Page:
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[rpd] New proposal - "Out-Of-Region Use of AFRINIC Internet Number Resources" (AFPUB-2014-GEN-002-DRAFT-01)

Douglas Onyango ondouglas at
Sat Jul 5 21:16:45 UTC 2014

Hi Andrew,
Sorry my response is coming late, but Owen's response here captures my
sentiment accurately. Please consider this the author's views as well.


On 5 July 2014 16:09, Owen DeLong <owen at> wrote:
> 1) Summary of the Problem Being Addressed by this Policy Proposal
> Currently, AFRINIC policies do not explicitly allow or disallow
> Out-Of-Region use of Internet number resources. This silence on an important
> facet of number resource management jeopardizes administration by leaving
> staff to arbitrarily decide how to handle Out-Of-Region requests. The
> imminent exhaustion of IPv4 aggravates the situation because it is
> anticipated that organizations from other regions will have more incentive
> to exploit this and any other loophole in AFRINIC polices to acquire
> resources for sale or use outside the region - a practice that is not in
> AFRINIC's best interests.
> Firstly, I have stated before, and I will state again, having the amount of
> space AfriNIC has available and the low allocation rates is equally not in
> our interests.  The financial situation in AfriNIC as highlighted in the
> last two meetings is also not in our interests.  So, while I agree that
> having the resources used outside of our region may not be in the best
> interests of the african continent, this is what I would consider a
> dialectic.  Will this policy actually prevent resources flowing out of the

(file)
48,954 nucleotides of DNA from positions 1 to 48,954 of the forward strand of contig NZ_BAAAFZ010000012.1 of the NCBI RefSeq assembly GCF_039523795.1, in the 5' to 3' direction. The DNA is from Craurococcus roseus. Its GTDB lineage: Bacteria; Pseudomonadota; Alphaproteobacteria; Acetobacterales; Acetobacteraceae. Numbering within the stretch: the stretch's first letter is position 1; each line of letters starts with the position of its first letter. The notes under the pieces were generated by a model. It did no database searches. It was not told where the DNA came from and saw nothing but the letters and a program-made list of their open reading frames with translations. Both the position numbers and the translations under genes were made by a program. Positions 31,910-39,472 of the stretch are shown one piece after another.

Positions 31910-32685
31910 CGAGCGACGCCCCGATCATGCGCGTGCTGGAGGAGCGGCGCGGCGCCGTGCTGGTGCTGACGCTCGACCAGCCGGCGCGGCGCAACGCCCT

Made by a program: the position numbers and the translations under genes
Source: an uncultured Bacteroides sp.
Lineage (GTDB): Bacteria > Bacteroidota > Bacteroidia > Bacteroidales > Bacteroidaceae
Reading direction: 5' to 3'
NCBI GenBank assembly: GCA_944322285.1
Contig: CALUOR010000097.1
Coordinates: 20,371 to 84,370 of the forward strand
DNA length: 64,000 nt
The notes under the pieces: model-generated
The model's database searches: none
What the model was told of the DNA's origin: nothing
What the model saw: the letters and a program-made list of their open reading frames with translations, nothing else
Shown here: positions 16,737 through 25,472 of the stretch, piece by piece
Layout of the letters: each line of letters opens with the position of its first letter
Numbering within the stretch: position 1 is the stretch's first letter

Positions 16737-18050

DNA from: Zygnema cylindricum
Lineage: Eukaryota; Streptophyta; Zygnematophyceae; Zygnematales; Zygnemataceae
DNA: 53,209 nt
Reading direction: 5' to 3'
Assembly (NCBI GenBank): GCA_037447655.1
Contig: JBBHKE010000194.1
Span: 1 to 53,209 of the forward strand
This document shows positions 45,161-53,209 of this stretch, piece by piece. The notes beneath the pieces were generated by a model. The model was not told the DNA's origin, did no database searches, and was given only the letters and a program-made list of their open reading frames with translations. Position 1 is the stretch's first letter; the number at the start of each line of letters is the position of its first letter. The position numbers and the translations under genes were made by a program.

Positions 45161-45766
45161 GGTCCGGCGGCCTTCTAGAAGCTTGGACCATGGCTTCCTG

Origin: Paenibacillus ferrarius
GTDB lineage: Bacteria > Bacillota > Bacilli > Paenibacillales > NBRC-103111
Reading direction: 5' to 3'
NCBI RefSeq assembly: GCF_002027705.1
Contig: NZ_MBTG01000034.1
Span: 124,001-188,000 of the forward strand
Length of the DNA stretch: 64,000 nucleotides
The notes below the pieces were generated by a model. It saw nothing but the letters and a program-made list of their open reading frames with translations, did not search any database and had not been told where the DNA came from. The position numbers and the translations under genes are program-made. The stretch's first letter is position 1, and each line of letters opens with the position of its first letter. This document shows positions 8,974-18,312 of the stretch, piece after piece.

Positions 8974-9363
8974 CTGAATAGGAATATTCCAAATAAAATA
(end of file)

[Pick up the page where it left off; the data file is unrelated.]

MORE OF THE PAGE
> region or will it simply encourage fraudulent applications and falsified
> whois entries and records?  I would argue the latter rather than the former.
> You offer this as a dichotomy where none exists.
> Instead, there is a very wide range of possibilities between the two. Likely
> there will be some falsified/fraudulent applications, but this policy
> provides for AfriNIC to revoke the resources in such cases once they are
> discovered.
> OTOH, I do believe it will also prevent resource exodus to some extent. In
> part, where things fall in the range between no prevention and all
> fraudulent requests vs. all prevention and no fraudulent requests will
> depend on the diligence and effectiveness of the AfriNIC staff.
> While I realize you posted this in your personal capacity, I would expect a
> board member to show a greater level of confidence in the AfriNIC staff, or,
> I would expect him to take actions to restore confidence.
> 2) Summary of How this Proposal Addresses the Problem
> This policy allows up to 40% of Internet number resources in use by a member
> to be outside the region. It also tries to be a disincentive for
> organizations from other regions that want to acquire resources from AFRINIC
> for use in ways that are not in line with AFRINIC's best interests.
> I do not like the phrasing that says  "ways that are not inline with
> AFRINIC's best interests" .  AfriNIC's mandate is to allocate resources to
> entities in the region who need them.  How those organisations utilise that
> space is immaterial to AfriNIC so long as the space is being used.  While I
> believe I understand the INTENT behind the phrasing, the phrasing itself is
> rather ambiguous and I would like to see it re-worded.
> I'll point out that is part of the problem description and not part of the
> policy itself, so I think it's a fine statement of intent and getting
> wrapped around the axle about it is not useful in considering the policy
> proposal.
> b. Notwithstanding (3.a), the number resources used outside the region at
> any given point in time shall not exceed 40% of the total space in use by a
> member. Total space in use shall be calculated as follows: if x be the
> allocation/assignment size; and x-y the amount of space in use at time z,
> then 40% of (x-y) shall be the ceiling).
> Again, my problem with this is the lack of enforceability.  Vast stretches
> of this continent are still served by Satellite, and are also running on
> high latency low capacity links.  It is therefore virtually impossible to
> determine where the space is actually being used.  If I have a satellite hub
> in Europe with a thousand downstream customers all in central Africa, the
> hub is uplinked to a european provider, and the hub is originating the